Horse racing draw advantage bias HAMILTON 6F
Stalls usually positioned LOW ( HIGH are shown H )

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WINNING STALL NUMBER

 1  2  3  4  5  6  7  8  9 10 11 12 13 14 15 16 17 18 19 20 21 22
No

of

R

U

N

E

R

S

8     1 1 1   1111 C11H
9 11 111 1C   C C11 1 11C 1
10 111 1 1 C11   1 CH1    1C 1
11 CC1   1     H   11     1 1C
12 1 1 C   1 1 HC     1 H 11 1
13 C 1 H1   1   1H   1   111 1 1C
14 C 11 1 1 H 1H 11 F 11 1  H1   11 1
15        1    C             C    
16     C     1 1 H   HC C    1 11 1 H 
17                         1   H   1
18       H H11 11 H 1   1HH   111   11H1 HH 11 1  
19                                      
20                                        
21                                          
22                                            
7 5 5 5 5 6

<--Good or better -->

2 6 6 6 13 10
34 46

Copyright 2005 [H Hutchinson]. All rights reserved.

F = Flag start.
"High numbers Best" and "High numbers favoured in sprints" etc. has been the accepted draw advantage advice for years at Hamilton.
Newspapers often recommend a High draw advantage in Hamilton sprints, but there is not a draw advantage worth recommending in these races.
On good or better going, the Bottom half, Top half split slightly favours the Top half of the draw, but this is a very weak pattern.
On all types of going, results are spread across most stalls throughout this chart.

On good or better going, the Top 6 stalls won 43 of 81 races 53%.
Stalls 1 to 6 won 33 of 81 races, with 1 other winner drawn dead centre.
There is is no clustering of results in a minority of stalls anywhere on this chart on any type of going.
Any advantage to High stalls is only very marginal.

Quite a bit of cross course manouvreing takes place on this course, with the runners crossing over to the High side of the course in many races, looking for better ground.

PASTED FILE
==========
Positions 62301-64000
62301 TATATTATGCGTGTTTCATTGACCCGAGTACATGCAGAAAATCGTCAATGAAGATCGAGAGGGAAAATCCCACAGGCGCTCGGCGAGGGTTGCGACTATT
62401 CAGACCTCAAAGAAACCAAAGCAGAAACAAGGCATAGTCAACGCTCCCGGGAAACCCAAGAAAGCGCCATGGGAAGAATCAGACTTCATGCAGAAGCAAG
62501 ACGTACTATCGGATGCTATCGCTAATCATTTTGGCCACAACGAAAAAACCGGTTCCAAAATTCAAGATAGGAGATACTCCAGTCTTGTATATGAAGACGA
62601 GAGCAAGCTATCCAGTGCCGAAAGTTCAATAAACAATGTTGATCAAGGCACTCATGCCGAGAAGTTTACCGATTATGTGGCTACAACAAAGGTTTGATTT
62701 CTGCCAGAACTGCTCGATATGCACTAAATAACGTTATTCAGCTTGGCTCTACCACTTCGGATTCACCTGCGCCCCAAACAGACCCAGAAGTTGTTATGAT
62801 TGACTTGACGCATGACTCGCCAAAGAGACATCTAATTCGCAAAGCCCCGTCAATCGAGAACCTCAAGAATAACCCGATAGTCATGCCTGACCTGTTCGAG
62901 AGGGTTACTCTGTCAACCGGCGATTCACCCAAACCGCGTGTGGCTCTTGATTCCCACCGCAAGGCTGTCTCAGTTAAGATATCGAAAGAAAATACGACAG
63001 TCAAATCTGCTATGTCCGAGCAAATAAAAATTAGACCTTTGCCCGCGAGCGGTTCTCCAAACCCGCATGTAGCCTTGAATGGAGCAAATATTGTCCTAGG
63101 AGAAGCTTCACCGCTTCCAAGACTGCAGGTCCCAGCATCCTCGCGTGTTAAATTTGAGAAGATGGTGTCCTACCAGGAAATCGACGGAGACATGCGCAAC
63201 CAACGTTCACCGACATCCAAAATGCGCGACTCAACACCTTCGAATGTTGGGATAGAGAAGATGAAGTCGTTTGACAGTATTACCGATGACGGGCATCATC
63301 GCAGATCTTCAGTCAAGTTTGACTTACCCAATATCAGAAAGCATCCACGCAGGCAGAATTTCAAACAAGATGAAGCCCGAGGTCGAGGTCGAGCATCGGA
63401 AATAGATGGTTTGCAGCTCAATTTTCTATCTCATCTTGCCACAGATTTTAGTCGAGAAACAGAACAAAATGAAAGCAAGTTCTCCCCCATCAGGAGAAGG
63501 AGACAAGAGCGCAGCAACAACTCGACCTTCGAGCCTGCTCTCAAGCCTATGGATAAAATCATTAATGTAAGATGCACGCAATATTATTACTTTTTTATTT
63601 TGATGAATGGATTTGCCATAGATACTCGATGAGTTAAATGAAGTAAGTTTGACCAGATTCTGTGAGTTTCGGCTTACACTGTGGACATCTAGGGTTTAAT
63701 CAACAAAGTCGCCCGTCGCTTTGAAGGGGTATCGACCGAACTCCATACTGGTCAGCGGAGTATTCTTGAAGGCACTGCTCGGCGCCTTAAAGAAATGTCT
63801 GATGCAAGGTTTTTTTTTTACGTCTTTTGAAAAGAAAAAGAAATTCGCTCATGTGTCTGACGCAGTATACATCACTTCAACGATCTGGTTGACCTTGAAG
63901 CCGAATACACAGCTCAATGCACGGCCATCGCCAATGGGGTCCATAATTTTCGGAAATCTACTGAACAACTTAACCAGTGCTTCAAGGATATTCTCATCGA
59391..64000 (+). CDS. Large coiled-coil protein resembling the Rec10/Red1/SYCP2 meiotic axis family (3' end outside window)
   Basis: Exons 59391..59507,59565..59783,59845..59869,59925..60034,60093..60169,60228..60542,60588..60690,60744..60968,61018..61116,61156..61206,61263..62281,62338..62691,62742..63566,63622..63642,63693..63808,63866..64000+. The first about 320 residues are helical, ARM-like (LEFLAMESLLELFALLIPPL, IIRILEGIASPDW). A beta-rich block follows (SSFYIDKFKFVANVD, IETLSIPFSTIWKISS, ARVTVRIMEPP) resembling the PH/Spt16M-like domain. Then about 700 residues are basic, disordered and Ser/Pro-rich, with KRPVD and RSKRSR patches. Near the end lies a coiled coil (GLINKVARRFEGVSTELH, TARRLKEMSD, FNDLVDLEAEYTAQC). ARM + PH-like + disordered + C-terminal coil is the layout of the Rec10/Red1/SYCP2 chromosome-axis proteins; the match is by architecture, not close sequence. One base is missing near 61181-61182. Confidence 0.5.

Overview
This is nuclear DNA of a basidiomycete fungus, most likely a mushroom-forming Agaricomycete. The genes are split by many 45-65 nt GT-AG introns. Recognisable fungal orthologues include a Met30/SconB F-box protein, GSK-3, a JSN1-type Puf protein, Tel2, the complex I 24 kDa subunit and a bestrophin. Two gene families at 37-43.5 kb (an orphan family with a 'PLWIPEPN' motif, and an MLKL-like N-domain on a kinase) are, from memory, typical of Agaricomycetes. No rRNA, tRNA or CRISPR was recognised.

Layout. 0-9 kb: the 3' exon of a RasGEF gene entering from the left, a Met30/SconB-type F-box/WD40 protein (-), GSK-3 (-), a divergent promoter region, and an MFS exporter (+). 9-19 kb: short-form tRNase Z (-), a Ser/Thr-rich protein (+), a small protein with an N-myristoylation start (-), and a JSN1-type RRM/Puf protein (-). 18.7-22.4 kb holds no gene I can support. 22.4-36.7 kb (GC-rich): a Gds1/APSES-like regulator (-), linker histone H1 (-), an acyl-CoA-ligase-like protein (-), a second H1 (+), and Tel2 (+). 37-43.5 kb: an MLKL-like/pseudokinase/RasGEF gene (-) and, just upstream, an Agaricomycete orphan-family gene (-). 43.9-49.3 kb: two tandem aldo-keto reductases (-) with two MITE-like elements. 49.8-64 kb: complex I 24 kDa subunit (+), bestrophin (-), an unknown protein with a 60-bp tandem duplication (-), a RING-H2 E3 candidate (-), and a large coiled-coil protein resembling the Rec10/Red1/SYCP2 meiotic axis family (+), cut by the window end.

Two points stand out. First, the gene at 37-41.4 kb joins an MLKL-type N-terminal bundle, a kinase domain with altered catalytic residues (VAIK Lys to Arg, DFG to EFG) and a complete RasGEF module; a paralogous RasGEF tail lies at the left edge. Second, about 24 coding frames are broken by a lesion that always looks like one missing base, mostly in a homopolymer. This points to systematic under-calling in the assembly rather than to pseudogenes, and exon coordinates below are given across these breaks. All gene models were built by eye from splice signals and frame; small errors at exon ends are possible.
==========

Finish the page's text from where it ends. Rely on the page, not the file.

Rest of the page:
In the long term these manouvres do not appear to produce a reliable advantage worth betting on.
An interesting article in Raceform Update June 16th 2004 described the use of a false running rail on the high side of the course, about 4 or 5 horse widths from the permanent High rail.
If used on a regular basis, this could be a measure taken by Hamilton racecourse as a means of eliminating a perceived High advantage, or maybe it's a turf management measure.

During 2005, the stalls were positioned Centre for the first time in 9 of 16 races, and 10 of 18 races in 2006.
Different positioning of the stalls doesn't appear to either enhance or eliminate an advantage of any kind.
The combination of the false rail and central positioning of the stalls could contribute to the spread of results, but before these measures were introduced, results of these races did not consistently favour High drawn horses.

2006 results :- Stalls Centre  8-8, 3-9, 5-9, 8-9, 4-10, 7-10, 11-11, 1-13,
8-14 (flag),
13-15, 3-16
Stalls Low     6-9, 9-9, 1-10, 1-11, 3-11, 7-13, 6-14, 7-14, 14-16